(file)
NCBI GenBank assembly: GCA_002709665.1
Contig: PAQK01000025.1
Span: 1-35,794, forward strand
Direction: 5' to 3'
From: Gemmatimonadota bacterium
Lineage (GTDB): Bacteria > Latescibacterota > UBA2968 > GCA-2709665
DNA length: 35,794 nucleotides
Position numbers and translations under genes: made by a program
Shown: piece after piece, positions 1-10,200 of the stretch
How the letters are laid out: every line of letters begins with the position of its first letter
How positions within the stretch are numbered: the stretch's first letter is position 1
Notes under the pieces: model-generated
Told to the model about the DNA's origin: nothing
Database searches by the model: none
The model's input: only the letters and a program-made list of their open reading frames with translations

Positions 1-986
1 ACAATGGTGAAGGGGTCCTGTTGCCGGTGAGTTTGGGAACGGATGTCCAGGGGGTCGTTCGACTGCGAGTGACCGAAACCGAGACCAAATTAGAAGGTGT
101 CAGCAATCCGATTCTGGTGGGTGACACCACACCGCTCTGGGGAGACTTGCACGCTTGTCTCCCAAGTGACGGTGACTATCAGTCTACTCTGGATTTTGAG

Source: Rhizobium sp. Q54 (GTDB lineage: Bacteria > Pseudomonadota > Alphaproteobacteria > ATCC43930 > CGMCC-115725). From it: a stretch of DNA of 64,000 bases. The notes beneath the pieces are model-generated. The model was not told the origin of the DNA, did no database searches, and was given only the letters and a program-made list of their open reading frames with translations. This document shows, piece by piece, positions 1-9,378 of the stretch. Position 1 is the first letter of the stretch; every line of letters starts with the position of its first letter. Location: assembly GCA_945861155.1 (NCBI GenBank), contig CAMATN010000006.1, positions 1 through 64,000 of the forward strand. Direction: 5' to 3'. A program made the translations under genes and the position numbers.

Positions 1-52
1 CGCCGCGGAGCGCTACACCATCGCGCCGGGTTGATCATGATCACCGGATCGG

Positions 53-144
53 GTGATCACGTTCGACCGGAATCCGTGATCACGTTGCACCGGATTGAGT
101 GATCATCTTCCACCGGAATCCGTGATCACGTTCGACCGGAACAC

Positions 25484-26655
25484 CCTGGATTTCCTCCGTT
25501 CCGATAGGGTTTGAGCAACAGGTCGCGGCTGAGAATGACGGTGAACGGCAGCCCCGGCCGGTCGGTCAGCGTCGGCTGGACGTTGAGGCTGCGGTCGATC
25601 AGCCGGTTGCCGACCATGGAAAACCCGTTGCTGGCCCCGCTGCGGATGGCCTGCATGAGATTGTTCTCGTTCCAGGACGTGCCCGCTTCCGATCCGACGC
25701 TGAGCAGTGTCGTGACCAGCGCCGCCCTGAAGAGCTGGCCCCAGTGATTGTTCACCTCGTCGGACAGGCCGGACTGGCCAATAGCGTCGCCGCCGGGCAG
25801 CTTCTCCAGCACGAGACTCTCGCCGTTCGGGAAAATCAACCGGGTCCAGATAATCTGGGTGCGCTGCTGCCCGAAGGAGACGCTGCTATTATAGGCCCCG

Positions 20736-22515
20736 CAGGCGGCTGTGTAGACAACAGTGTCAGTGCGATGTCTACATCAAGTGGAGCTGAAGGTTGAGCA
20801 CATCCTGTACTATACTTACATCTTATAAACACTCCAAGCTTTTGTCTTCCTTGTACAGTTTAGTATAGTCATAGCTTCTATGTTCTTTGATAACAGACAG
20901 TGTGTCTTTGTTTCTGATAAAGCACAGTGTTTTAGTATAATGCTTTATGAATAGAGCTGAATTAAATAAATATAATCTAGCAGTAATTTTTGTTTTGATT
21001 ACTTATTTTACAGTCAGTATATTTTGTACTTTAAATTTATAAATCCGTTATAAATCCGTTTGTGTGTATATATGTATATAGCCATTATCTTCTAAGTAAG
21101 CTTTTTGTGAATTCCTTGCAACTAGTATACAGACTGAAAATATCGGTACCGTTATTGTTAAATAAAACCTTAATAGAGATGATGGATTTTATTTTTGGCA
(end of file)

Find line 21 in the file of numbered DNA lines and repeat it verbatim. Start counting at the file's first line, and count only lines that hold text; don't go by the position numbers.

1 CGCCGCGGAGCGCTACACCATCGCGCCGGGTTGATCATGATCACCGGATCGG